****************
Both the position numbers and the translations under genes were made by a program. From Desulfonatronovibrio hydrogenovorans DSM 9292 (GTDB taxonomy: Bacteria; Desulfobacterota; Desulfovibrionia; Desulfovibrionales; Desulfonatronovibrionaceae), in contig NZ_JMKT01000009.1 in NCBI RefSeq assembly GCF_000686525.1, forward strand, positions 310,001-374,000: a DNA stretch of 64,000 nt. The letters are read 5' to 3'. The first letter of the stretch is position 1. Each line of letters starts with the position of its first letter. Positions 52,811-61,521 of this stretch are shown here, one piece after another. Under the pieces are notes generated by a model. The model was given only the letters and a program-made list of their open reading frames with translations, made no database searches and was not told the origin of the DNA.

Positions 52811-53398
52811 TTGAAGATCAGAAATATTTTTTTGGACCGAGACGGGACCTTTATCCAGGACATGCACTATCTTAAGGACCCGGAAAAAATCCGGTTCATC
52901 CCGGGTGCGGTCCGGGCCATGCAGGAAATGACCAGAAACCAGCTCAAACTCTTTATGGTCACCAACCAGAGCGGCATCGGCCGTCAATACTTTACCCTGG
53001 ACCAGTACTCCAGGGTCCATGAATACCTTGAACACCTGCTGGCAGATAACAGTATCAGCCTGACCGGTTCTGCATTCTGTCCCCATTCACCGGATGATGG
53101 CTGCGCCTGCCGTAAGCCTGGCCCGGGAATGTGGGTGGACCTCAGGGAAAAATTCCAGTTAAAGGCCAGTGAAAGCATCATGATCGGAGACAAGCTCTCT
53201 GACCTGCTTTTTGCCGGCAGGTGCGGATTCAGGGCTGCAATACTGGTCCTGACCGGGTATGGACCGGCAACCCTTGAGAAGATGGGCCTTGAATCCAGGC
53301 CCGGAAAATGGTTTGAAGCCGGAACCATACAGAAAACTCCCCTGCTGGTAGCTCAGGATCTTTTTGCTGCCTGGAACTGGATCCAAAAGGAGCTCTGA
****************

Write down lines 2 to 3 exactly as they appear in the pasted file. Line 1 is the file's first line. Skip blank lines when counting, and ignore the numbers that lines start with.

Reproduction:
Positions 52811-53398
52811 TTGAAGATCAGAAATATTTTTTTGGACCGAGACGGGACCTTTATCCAGGACATGCACTATCTTAAGGACCCGGAAAAAATCCGGTTCATC